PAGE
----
“Finding Faith and Hope” – Recognizing National Caregiver Month
My name is Nadya and I would like to share my story with you with the hope that I can spread awareness of early onset colon cancer and the critical role caregivers play in a patient’s cancer journey.
I am in the process of writing a book which I hope to publish. It is called Finding Faith and Hope. The title comes from my name and that of my sister Vera. My sister’s name in Russian means faith and my name means hope.
The book will tell the story of how we “found” each other through the same orphanage, grew up as friends not knowing we were sisters, were adopted by the same parents, and went on to live wonderful lives together as sisters and best friends. To this day I remain hopeful that I will honor Vera with a long, wonderful life.
I first met my twin sister Vera at an orphanage in St. Petersburg, Russia. Surprisingly we did not know we were sisters. We were adopted at the age of 5 years old and moved to the States with our loving family.
Vera was just 25 years old when she was diagnosed with Stage IV colon cancer on April 20, 2015. She had shown a few signs of symptoms: abdominal pain, bloating and blood in her stool. After several months of tests to rule out other diseases and cancers they ended up finding two liters of fluids in her stomach and determined her devastating diagnosis. We all thought it was a horrible dream, when in reality it was not. Her official diagnosis was signet ring cell cancer. Vera fought through her last days. Her courageous heart gave it all she had. After just eight months she passed away peacefully on December 29, 2015. She was 26 years old.
The overall experience of being a caregiver is a tough one to handle at any age but when you are so young it is very tough. Vera had her whole life ahead of her and that’s what really hit me and continues to affect me, even today. I remember my sister being diagnosed like it was yesterday. Being a twin and having one twin diagnosed at such a young age, you feel a bit guilty that it happened to your other half. We were in shock as a family and I had a roller coaster of emotions to deal with as well as a deep fear that I had colon cancer too. I did get tested and I was okay.
Despite the fact that our story does not have a happy ending, there were many good times we shared during those months of Vera’s illness. Being twins you have a special bond and can’t really get any closer but we did get even closer throughout her journey and it brought out the best in me. I was always there to support her even on my worst days. We had an agreement that I would never visit her on bad days in the hospital because she didn’t want me to feel bad. I think that’s a huge part of why I did so well through her journey because most people would drop their lives to help. Vera wanted me to take care of myself as well as I took care of her. I know my sister didn’t want me to stop going to work, nannying, and coaching. Coaching kept me going through this very difficult time. It was a good distraction that my family and friends could participate in. We played soccer, our favorite sport, together when Vera could still play, and that was a great outlet for all of us.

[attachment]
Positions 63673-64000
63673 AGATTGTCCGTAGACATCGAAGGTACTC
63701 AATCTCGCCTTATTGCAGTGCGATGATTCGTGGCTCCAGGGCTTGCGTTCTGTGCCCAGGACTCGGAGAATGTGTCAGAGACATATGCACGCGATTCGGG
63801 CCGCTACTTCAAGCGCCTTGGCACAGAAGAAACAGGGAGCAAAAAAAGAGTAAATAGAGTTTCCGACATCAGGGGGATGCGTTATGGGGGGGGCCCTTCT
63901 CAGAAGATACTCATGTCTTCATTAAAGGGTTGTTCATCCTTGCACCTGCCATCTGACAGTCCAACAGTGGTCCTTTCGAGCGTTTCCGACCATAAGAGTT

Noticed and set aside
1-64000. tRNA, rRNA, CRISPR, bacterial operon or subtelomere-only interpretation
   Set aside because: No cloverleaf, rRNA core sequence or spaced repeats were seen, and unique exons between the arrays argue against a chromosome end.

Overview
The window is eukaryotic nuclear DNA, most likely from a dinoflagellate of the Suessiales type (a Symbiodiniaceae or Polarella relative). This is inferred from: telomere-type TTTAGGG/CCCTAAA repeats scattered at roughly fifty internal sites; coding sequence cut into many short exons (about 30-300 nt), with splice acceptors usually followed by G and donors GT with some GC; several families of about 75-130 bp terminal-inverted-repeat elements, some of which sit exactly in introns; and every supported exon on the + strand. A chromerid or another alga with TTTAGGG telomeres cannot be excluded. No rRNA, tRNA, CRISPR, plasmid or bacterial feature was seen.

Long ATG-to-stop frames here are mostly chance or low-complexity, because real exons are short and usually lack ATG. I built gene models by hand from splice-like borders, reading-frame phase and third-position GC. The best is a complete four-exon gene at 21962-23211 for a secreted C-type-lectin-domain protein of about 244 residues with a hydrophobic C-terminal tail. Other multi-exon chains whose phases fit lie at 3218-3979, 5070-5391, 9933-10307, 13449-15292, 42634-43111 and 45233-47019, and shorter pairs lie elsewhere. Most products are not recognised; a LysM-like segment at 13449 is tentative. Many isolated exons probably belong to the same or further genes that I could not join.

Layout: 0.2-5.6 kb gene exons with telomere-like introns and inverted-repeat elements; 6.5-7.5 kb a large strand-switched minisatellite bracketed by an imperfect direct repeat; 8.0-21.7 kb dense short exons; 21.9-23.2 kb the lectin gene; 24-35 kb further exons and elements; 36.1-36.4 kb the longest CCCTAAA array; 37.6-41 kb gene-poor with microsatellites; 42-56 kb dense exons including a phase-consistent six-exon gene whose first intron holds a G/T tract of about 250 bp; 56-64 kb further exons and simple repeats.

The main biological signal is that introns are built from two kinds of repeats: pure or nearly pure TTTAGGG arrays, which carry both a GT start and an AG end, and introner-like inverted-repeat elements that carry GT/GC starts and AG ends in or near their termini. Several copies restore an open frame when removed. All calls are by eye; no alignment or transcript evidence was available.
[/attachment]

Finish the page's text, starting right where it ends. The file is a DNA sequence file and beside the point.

As a caregiver I made sure that my sister had whatever she needed, whether she just needed a chat, a simple fast food meal, to play soccer, or a car ride to blast her music, I was there. I was her rock, her happy twin when she had some of her worst days, and that’s the best part about being a twin. You always have someone there for you. On the other hand, it was tough for me to be there for her and stay positive and composed – because it’s tough to witness your loved one’s painful journey – but you make the best out of it. That is what some people do realize and do not realize, sometimes it’s the caregiver who has the toughest spot in the situation. However, I did feel I had an incredible amount of support and I still feel that way to this day.
Looking back I know going through the loss of my sister was and is tough especially with the outcome we had.Vera was a beautiful person inside and out. Her personality was amazing. She was so strong throughout her journey. I cannot tell you how proud I was of her.
The loss of someone so special hurts you forever but I know she would want me to live for her and be happy. I’ve raised thousands of dollars for organizations like the Colon Cancer Foundation, the Colon Cancer Alliance, and Cancer Care in honor of her courage.
I continue to share her memories, her essence, and her story. I have shared her story in as many ways as possible including appearances on local television stations. The two most critical points that I want to communicate are the following:
1) Cancer does not discriminate in age. If you have the signs, go get checked.
2) You are not alone. I am not alone and together we will fight this disease until there is a cure.